Manfred Weber blasts Viktor Orbán over nationalist-populist approach and culture war

The controversial Hungarian Prime Minister has been accused by the EPP group leader of wanting to "destroy" the EU in a scathing interview.
Source: European Parliament Audiovisual

By Martin Banks

Martin Banks is a senior reporter at the Parliament Magazine

05 Jan 2021

In a highly critical verbal attack on Viktor Orbán, EPP group leader Manfred Weber said that “dismantling the rule of law, nationalism and fomenting division are not the right tools to deal with immense economic, social and societal upheavals.” The criticism, which comes after Orbán likened the EU to the regime of the Soviet Union, marks the latest spat in the ongoing dispute between the EPP and Orbán’s Fidesz party.

In December, the pan-European EPP sanctioned, but did not expel Fidesz MEP Tamas Deutsch, a close Orbán ally, after Deutsch's comments likening Weber to the Gestapo. The EPP suspended Orbán's Fidesz party in November 2019 over concerns about backsliding on the rule of law in Hungary as well as attacks against the European Commission. The suspension, which has since been extended indefinitely, means that Fidesz is no longer present at the grouping's meetings and its voting rights have been stripped.

Weber, a German MEP, makes his comments in an interview with German newspaper Welt am Sonntag. He criticises Orbán’s “nationalist-populist approach and culture war”, saying that "Immense economic, social, and societal upheavals cannot be mastered with a national-populist political approach or a cultural war, as demanded by Hungary's Prime Minister Orbán.”

Weber, who heads the biggest group in the European Parliament, says, “Anyone who equates the European Union with the authoritarian regime of the Soviet communists wants to destroy the Europe that was built by Helmut Kohl's generation of politicians.”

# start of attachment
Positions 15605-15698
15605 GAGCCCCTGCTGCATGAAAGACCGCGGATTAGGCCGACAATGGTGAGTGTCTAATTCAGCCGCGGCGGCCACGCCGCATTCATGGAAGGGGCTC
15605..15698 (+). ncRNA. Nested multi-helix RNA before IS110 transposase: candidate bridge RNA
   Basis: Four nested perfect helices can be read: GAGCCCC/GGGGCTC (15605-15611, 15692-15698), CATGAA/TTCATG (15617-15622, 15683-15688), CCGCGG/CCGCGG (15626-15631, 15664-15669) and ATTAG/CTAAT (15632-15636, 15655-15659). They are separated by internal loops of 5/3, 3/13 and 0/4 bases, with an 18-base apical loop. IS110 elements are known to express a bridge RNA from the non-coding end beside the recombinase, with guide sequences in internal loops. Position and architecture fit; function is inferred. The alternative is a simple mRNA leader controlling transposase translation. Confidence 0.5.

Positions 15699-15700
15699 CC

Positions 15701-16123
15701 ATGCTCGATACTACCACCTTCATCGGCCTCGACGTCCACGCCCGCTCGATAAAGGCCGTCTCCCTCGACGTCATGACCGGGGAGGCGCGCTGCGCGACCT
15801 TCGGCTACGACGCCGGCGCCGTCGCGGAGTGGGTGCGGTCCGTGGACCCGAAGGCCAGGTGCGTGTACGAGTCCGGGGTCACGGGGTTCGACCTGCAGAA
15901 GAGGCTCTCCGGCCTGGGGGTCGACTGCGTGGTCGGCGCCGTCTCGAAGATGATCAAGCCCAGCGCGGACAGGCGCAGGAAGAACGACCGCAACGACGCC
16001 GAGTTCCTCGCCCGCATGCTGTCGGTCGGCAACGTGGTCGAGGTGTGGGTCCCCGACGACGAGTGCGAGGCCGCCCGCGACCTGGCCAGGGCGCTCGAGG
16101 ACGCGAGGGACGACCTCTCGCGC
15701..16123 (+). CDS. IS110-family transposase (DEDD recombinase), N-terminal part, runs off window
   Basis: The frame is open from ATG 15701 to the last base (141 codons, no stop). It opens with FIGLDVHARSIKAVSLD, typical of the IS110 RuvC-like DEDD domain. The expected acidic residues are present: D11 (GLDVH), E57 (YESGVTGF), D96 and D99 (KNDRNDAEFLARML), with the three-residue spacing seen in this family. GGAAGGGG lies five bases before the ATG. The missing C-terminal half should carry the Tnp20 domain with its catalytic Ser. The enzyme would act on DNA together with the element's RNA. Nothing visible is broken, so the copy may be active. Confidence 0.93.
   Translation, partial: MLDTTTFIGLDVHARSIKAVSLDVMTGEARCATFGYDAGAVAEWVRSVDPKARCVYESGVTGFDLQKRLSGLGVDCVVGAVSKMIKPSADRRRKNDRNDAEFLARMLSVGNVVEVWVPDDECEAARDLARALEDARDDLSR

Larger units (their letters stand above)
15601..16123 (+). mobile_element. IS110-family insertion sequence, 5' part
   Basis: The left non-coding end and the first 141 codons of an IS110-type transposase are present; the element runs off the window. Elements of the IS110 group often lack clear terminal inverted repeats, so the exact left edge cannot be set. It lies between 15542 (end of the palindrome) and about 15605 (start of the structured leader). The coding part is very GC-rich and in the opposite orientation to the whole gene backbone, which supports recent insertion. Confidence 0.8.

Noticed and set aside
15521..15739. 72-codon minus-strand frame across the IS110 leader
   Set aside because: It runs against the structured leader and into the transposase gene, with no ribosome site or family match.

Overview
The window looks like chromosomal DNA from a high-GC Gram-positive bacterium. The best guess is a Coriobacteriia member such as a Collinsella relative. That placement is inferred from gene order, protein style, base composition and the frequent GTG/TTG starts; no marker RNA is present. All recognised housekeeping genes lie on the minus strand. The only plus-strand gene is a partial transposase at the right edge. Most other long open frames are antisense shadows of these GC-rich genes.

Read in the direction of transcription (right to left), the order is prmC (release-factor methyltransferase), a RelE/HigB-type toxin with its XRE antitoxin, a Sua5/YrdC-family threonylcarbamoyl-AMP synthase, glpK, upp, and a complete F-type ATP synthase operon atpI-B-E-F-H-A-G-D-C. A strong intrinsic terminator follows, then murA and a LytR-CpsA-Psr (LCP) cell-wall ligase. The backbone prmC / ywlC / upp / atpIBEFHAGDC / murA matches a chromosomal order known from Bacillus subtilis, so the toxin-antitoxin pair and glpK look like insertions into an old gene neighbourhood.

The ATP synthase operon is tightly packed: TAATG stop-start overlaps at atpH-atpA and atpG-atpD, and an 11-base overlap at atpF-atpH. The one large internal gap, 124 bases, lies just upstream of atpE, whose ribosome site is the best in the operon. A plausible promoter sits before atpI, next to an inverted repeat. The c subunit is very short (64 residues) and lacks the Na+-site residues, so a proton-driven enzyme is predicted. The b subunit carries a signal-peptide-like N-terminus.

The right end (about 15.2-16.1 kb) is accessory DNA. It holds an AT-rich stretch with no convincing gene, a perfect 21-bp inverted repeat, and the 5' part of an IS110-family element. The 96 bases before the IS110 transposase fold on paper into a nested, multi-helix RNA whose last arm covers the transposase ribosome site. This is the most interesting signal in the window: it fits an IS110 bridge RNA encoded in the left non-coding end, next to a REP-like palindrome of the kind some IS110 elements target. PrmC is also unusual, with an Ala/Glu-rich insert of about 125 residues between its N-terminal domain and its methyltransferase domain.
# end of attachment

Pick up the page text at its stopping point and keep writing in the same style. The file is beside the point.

“Anyone who equates the European Union with the authoritarian regime of the Soviet communists wants to destroy the Europe that was built by Helmut Kohl's generation of politicians” Manfred Weber, EPP group leader

The EU is not a "milk cow" for handouts but a community with a shared fate and values, Weber said.
 "The values are primarily about the dignity of the individual, regardless of whether you are in Europe's vibrant regions or in the refugee camp on Lesbos, regardless of whether you are Christian, Jewish, or Muslim."

Orbán, who has often styled his policies as a fight against Brussels, in response accused Weber of resenting Hungary. He said, “He blames us for his failure to become the President of the European Commission. This is true.” Weber, Orbán continued, “has joined the elite club of the Left, where an absurd European political geometry is currently in fashion.”

Meanwhile, recent polling has suggested that support for the Fidesz party is waning, with a poll by research institute Republikon measuring support for a newly formed opposition alliance at 35 percent. Fidesz meanwhile polled at 30 percent.

A pro-government pollster in mid-December saw the opposition narrowing the gap with Fidesz to two percentage points. The Orbán government in December approved changes to the electoral law, which have forced the opposition to form a joint party list for the 2022 parliamentary elections.

The amendments also introduced a narrower definition of public funds, which observers see as a potential way for the government to retain influence at key institutions even if Fidesz loses power in the next elections.

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